Musicians play during an Array of Hope event. From left, front row, are Dan Ferrari, Lauren Costabile, Brianne Nealon and Nicky Costabile; in the back row are Jack Garno on guitar and Jimmy Meier on drums. (Courtesy of Matrix of Hope/Jeffrey Bruno)
I met Mario Costabile, executive director of Array of Hope, a few months ago while interviewing him on CatholicTV. My producers gave me a quick rundown of the successful film and music producer and, impressed, I did a Google search on him.
After reading about his 40 years of experience producing shows for MTV, Discovery Channel, Yamaha, Sony and more, I was a little nervous to meet and interview him. This may be an unpopular opinion, but I think that when a person has achieved a high level of success, it is perfectly reasonable for him to be a bit demanding of everyone around him. Sure, they can be tough on their team or their rookie interviewer (me), but that wouldn’t be half as tough on themselves.
I went into the interview with a clear understanding of my role as “The Little One”, determined to keep my head down and focus. To my surprise, I was immediately met with a smile and a handshake that didn’t even hint at the world of difference between our stations in the media world. Mario’s kindness and warmth radiated from our set to our viewers’ living rooms. It was a success not only for the camera crew and myself, but for everyone who made it to their interview.
Mario Costabile (Courtesy of Array of Hope/Jeffrey Bruno)
And so, when the opportunity arose to interview Mario again about his ministry, Array of Hope, I jumped at the chance.
For this interview, Mario and I video chatted, Mario in his office in New Jersey and me on my couch in Boston. I asked him to start at the beginning and that is how he described the beginning of his ministry (a source for contemporary Christian music, movies and events) in 2010.
“It was launched with the inspiration of trying to evangelize like our evangelical brothers and sisters,” Mario told me. “At the time, I was working with an evangelical band in Nashville. I was hanging out with a lot of Christian artists and producers there, including Casting Crowns and Chris Tomlin and Amy Grant. I was impressed with the quality of their work and their ability to pass on the faith in an exciting way.”
I found myself nodding as he described how to find inspiration in our Christian brothers and sisters. I asked if he felt inspiration alone had been the catalyst for leaving a successful four-decade secular career, but he insisted it was more than that, pointing to the Holy Spirit as the agent of change in his life.
“I was successful,” he said. “I had a great career, marriage and children, but I still had a longing… Something was missing and there was still no sense of true fulfillment. I now see that God was preparing me in my secular career for this. God spent my whole life working on my heart and it wasn’t until I was 50 that I was really ready to start.
Imagine that? A 40-year career characterized by as much media success as anyone could dream of, and yet it still wasn’t even the beginning for him.
In 2010, Mario felt called to use his gifts to serve the church.
“I launched Array of Hope and immediately we started doing multimedia concerts in gyms and then it grew to college auditoriums and small theaters,” Mario said. “Although the inspiration was evangelical in nature, the events we produced are very Catholic. The Array of Hope concert event is a wide-ranging concert experience featuring live musical performances, multimedia displays, motivational speaking and inviting film presentations. to reflect and provide a joyful counterweight to the negative media that surrounds today’s society It especially celebrates appreciation for the family The key themes of the program are the importance of God in the family and the loving support that prayer can bring to the spiritual and emotional development of ourselves and our children. This is a perfect family event.”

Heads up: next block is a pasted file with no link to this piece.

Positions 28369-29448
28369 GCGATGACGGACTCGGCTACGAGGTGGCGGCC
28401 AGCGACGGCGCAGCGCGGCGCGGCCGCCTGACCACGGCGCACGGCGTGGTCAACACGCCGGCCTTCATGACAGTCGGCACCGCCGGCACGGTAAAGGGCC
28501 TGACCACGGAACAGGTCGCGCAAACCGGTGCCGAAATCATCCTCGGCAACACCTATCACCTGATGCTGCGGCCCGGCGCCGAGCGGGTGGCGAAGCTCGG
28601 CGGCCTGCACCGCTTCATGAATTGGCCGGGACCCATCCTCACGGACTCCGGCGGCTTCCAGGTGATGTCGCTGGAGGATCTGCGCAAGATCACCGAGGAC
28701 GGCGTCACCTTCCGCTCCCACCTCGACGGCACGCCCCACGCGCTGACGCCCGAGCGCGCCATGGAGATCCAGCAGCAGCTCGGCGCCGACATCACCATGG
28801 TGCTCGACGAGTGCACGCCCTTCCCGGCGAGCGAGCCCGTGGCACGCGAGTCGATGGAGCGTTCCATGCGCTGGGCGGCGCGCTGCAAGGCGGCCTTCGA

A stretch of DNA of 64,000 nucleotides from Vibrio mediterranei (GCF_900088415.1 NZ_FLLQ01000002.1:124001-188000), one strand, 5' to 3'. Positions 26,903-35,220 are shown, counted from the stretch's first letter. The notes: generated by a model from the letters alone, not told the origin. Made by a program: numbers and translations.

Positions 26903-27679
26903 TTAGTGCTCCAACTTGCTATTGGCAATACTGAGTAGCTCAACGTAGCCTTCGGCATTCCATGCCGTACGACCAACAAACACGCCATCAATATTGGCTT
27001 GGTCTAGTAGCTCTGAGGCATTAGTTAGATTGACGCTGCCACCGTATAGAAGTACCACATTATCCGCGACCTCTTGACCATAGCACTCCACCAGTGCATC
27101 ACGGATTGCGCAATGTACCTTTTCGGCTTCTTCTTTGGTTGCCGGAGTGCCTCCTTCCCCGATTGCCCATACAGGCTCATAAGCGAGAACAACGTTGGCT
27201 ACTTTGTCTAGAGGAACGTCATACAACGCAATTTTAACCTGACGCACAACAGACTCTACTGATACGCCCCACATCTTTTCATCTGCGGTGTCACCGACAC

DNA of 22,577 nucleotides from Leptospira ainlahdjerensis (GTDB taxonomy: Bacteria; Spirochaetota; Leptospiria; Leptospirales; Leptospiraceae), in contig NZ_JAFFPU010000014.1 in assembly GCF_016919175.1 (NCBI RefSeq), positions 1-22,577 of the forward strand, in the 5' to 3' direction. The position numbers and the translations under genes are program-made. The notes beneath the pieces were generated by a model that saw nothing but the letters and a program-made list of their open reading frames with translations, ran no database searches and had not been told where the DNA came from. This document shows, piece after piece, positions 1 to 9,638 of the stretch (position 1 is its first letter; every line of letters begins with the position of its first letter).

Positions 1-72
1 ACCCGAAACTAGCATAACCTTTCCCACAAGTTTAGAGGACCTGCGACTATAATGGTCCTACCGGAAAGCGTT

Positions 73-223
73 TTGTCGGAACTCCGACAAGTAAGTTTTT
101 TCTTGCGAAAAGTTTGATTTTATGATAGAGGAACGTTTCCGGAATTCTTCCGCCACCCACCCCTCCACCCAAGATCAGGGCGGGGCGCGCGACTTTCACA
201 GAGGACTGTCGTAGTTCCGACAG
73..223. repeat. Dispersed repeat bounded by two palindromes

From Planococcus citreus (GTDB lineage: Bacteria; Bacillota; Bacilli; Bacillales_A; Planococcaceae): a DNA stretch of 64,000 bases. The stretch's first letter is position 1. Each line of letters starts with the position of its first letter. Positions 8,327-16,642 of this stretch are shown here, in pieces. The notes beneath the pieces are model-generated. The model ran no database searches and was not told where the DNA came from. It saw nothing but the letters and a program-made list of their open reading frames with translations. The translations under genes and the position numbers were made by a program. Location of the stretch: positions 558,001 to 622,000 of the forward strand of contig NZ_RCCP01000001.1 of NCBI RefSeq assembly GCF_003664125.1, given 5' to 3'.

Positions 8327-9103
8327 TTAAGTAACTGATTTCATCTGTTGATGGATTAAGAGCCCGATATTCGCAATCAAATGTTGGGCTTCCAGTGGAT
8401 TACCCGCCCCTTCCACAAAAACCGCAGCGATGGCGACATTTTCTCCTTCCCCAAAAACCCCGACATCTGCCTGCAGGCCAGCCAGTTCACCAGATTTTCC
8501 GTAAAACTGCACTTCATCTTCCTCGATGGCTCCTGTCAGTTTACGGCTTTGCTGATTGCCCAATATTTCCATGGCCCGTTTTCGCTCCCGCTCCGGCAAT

And as its ministry has grown, Array of Hope has only deepened that unique Catholic identity.
This is clearly shown in his upcoming “Behold” events. The series includes live music, multimedia, and talks that draw people to Christ through worship. The three-night series will run in concert with the National Eucharistic Revival, focusing on a different theme each night: “The Eucharist and Healing,” “The Eucharist and Awe,” and “The Eucharist and Communion.”
Listening to Mario describe how Array of Hope balances the delicacy of worship with the wow effect of live performance, I asked him how the ministry strikes a balance between beauty and entertainment.
“I think entertainment is key to engaging the inquisitive viewer,” Mario said. “Array of Hope has always strived to bring people into a fold that is safe, fun and entertaining. And then we weave the teachings of the church into that environment. We start in the position of entertainment and after We reveal beauty. A lot of that happens through testimony. We partner with the Holy Spirit. We can only take them so far, and then the spirit takes over.”
Jack Garno, the director of audio and music production for Array of Hope, expanded on Mario’s sentiments and told me that the conversion that comes from this ministry is not just external, it is also internal.
“I grew up a cradle Catholic,” Jack said. “I was even an altar boy, but after a trauma in the church, I distanced myself.”
Years later, Jack met Mario and started playing guitar with Array of Hope. He noticed that everyone involved in the ministry seemed to glow with joy and love and wondered, “What do these people have that I don’t have?”
Through Jack’s involvement in creating music that evangelizes, he himself returned to the faith. These days he gets together with the band twice a week to write songs about the Gospel and, as he puts it so beautifully, “the truth that God is love.”
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